On July 22, Stacey Porter was supposed to lead Australia in an Olympic softball game against host nation Japan, as the sport made its return to the Games after a 12-year absence.
But the impact of COVID-19 meant the Tokyo Games were postponed and the agonising wait was extended for one more year.
“It’s made me hungrier and hopefully it makes everyone else a little bit hungrier,” Porter said.
It could even work to the team’s advantage.
“We’ve got some girls that are in their 20’s and just hitting their straps,” Porter said.
“Even the girls a little bit older than that … so I don’t think another 12 months is going to hurt us.”
Stacey Porter and Justine Smethurst are the only members of the current squad to have competed at an Olympics.
That’s largely due to the fact softball hasn’t been included in the Games since 2008.
Along with baseball, it was among a handful of sports added to Tokyo’s line-up because of their popularity in the host nation.
Porter was just 22 years old when she had her first taste of the Olympics at Athens in 2004. By her own admission, she was just “happy to be there”.
In Australia’s five-one loss to the USA in the gold medal game, she hit a double which allowed Sandy Lewis to score. It was the only run scored against the Americans during the entire Games.
“That was a good memory obviously, the USA in that Olympics were a little bit untouchable,” Porter said.
“I think they deemed them ‘The Dream Team’, they kind of just dominated the whole time.
“It was a great game, unfortunately we didn’t win but (they were) certainly good memories that I’ll hopefully take into next year and make sure that doesn’t happen again.”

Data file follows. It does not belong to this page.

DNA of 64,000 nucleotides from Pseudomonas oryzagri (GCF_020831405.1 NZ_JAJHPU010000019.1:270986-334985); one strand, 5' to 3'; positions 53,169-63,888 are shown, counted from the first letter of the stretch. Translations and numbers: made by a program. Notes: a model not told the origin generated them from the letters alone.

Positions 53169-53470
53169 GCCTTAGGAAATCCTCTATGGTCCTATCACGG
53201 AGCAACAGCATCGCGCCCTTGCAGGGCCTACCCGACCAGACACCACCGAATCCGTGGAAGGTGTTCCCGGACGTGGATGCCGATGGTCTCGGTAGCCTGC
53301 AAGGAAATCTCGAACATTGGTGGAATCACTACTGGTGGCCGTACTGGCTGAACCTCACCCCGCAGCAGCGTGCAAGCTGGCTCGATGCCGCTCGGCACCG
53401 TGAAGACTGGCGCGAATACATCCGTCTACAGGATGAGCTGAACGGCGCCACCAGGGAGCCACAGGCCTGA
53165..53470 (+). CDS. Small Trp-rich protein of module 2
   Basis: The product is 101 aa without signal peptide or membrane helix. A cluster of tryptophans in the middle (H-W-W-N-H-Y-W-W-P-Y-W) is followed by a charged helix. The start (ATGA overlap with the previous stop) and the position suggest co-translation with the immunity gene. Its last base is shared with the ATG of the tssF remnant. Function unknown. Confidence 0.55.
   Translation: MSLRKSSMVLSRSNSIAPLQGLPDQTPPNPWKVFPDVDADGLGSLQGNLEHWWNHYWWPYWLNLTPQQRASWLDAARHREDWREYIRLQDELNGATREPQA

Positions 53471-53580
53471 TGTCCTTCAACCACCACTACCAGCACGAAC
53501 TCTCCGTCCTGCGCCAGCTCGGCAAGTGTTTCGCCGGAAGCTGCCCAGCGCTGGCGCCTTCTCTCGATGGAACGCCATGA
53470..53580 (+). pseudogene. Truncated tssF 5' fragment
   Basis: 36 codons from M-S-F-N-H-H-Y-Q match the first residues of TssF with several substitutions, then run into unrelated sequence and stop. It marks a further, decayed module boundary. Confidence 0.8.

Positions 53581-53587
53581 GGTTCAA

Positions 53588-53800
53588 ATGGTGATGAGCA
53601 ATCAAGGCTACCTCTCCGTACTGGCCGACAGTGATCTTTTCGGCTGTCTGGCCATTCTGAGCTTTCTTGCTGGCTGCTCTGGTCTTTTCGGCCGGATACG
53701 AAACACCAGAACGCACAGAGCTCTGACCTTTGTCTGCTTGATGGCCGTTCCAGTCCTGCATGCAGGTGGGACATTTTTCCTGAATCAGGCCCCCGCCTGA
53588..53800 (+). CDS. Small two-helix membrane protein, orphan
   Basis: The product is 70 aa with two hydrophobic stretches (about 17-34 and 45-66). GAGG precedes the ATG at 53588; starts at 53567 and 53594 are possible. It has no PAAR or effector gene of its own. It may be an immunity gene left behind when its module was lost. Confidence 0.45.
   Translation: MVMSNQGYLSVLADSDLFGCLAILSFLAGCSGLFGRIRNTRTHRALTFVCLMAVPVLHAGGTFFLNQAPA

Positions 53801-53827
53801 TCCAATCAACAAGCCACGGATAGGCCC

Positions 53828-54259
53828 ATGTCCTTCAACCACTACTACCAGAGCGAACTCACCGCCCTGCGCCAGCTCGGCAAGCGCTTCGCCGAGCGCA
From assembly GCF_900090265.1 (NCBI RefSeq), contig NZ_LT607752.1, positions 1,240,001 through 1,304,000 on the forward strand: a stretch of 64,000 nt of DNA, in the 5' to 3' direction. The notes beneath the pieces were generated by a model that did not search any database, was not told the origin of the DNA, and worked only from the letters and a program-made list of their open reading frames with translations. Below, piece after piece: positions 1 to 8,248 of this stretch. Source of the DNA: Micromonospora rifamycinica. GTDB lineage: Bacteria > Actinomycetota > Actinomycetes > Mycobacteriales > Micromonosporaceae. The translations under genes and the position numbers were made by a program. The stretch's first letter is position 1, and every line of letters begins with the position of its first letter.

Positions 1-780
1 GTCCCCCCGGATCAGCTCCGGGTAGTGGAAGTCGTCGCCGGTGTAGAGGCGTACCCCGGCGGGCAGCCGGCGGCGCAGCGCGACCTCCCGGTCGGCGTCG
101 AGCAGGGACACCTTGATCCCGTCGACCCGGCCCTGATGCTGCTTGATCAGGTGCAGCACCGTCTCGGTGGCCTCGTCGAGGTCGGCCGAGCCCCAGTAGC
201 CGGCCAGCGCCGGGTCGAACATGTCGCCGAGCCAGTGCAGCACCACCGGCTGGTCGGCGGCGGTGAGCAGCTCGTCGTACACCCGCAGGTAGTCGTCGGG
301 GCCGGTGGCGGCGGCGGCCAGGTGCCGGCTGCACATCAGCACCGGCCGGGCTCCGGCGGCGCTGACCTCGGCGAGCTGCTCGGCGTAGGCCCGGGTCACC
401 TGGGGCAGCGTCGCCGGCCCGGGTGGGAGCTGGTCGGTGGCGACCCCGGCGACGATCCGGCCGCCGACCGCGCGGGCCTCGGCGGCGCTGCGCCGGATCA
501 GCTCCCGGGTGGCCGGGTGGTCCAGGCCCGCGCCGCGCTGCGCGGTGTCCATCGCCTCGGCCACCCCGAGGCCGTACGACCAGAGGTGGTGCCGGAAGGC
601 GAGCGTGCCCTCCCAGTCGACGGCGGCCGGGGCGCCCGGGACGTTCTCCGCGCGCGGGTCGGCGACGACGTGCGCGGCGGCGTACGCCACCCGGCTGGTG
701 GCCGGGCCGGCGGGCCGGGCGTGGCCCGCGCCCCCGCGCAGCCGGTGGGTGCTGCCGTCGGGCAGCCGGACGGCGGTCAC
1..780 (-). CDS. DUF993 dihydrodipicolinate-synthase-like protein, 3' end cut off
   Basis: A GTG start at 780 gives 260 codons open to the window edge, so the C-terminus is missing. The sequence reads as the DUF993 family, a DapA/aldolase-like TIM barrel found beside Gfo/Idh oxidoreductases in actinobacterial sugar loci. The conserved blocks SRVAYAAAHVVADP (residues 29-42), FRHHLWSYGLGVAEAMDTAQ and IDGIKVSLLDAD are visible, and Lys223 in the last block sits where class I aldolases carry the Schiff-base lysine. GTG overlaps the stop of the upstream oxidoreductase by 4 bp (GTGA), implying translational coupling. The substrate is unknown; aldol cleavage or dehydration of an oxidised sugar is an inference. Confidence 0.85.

The Brisbane-based batter is the world’s most capped softballer, with 441 games.
She’ll be 39 years old at next year’s Olympics, but age isn’t an issue for her yet.
“I haven’t made any mention of when my time is up, I’m sure it’s not too far down the track.
“I’ve always said when my body tells me or my heart tells me that that’s enough, then that will be enough,” Porter said.
Off-field and into Indigenous communities
Porter was the first Indigenous Australian to represent her country in softball at an Olympic Games.
According to Softball Australia, the team sport is the most popular for Indigenous women.
Porter has travelled across the country, covering thousands of kilometres in a bid to help kids develop a healthy lifestyle and an interest in the game.
“I’ve had lots of opportunities to get around to mostly outback New South Wales and work with Indigenous kids there. I’ve (also) been over to the West Australian communities,” she said.
She enjoys seeing the kids have fun, doing something that she has gotten a lot of joy from.
“They just love to get out and throw a ball around and swing a bat.
“Just to see those kids get out there and put a smile on their faces, it’s something I’ve always been interested in.
“Hopefully I can do a little bit more post-career,” Porter said.
Softball is in, then it’s out
After featuring at the Olympics from 1996 to 2008, softball was left off the schedule for 2012.
“I was quite shocked when we found out we’d been pulled from the Olympic movement,” Porter said.
“It’s hard to throw so much at such a big period in your life to focus on something and then it’s been taken away.
“I certainly felt for all the kids and the up-and-comers. There’s a chunk of people that fell off after that.”
When the Olympic movement didn’t step up to the plate, Porter secured a professional contract in the Japanese league and this year is her 13th consecutive season.
Other Australians will be looking for similar opportunities in the future with softball struck off the list again for the Paris Olympics in 2024.
“We waited 12 years to be put back in the Olympic movement only for there to be the one Games and the next one we’re out of so it’s not easy to take.
“In the next Olympics after Paris it’s Los Angeles, so we would hope it would be back in then,” Porter said.
Softball has been included in just four Olympic Games and Australia has a proud record of securing a medal at each of them.
There was bronze in 1996 and 2000, silver in 2004 and another bronze in 2008.
As for Tokyo 2021, Porter is confident Australia can bring home another one.
“Well, there’s only one colour left, isn’t there!”